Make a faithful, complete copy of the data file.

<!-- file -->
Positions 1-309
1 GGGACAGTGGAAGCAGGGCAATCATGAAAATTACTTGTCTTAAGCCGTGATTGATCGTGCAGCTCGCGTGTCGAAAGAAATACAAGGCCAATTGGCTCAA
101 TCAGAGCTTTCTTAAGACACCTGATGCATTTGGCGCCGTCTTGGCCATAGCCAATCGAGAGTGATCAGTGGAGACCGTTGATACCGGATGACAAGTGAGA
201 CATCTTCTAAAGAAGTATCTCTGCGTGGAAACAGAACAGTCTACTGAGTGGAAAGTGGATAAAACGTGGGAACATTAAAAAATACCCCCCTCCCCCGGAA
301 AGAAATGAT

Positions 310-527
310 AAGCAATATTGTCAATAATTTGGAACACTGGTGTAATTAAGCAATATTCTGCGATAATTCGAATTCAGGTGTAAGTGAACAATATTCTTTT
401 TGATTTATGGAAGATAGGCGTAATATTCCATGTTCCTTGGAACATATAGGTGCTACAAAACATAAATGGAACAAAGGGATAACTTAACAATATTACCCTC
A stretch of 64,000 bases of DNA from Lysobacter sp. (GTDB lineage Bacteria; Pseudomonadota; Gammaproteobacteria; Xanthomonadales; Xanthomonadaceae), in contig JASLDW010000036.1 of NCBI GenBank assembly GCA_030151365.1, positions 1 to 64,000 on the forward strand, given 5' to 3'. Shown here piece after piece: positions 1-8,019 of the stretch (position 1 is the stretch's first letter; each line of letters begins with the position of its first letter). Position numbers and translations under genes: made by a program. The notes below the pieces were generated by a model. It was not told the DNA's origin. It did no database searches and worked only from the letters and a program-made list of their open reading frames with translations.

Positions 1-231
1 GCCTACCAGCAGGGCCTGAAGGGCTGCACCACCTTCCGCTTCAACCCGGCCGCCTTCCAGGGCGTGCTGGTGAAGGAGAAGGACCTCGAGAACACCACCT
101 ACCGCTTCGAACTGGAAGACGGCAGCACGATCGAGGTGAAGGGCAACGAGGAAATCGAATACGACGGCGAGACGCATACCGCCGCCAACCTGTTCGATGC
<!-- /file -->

Positions 1-309
1 GGGACAGTGGAAGCAGGGCAATCATGAAAATTACTTGTCTTAAGCCGTGATTGATCGTGCAGCTCGCGTGTCGAAAGAAATACAAGGCCAATTGGCTCAA
101 TCAGAGCTTTCTTAAGACACCTGATGCATTTGGCGCCGTCTTGGCCATAGCCAATCGAGAGTGATCAGTGGAGACCGTTGATACCGGATGACAAGTGAGA
201 CATCTTCTAAAGAAGTATCTCTGCGTGGAAACAGAACAGTCTACTGAGTGGAAAGTGGATAAAACGTGGGAACATTAAAAAATACCCCCCTCCCCCGGAA
301 AGAAATGAT

Positions 310-527
310 AAGCAATATTGTCAATAATTTGGAACACTGGTGTAATTAAGCAATATTCTGCGATAATTCGAATTCAGGTGTAAGTGAACAATATTCTTTT
401 TGATTTATGGAAGATAGGCGTAATATTCCATGTTCCTTGGAACATATAGGTGCTACAAAACATAAATGGAACAAAGGGATAACTTAACAATATTACCCTC
A stretch of 64,000 bases of DNA from Lysobacter sp. (GTDB lineage Bacteria; Pseudomonadota; Gammaproteobacteria; Xanthomonadales; Xanthomonadaceae), in contig JASLDW010000036.1 of NCBI GenBank assembly GCA_030151365.1, positions 1 to 64,000 on the forward strand, given 5' to 3'. Shown here piece after piece: positions 1-8,019 of the stretch (position 1 is the stretch's first letter; each line of letters begins with the position of its first letter). Position numbers and translations under genes: made by a program. The notes below the pieces were generated by a model. It was not told the DNA's origin. It did no database searches and worked only from the letters and a program-made list of their open reading frames with translations.

Positions 1-231
1 GCCTACCAGCAGGGCCTGAAGGGCTGCACCACCTTCCGCTTCAACCCGGCCGCCTTCCAGGGCGTGCTGGTGAAGGAGAAGGACCTCGAGAACACCACCT
101 ACCGCTTCGAACTGGAAGACGGCAGCACGATCGAGGTGAAGGGCAACGAGGAAATCGAATACGACGGCGAGACGCATACCGCCGCCAACCTGTTCGATGC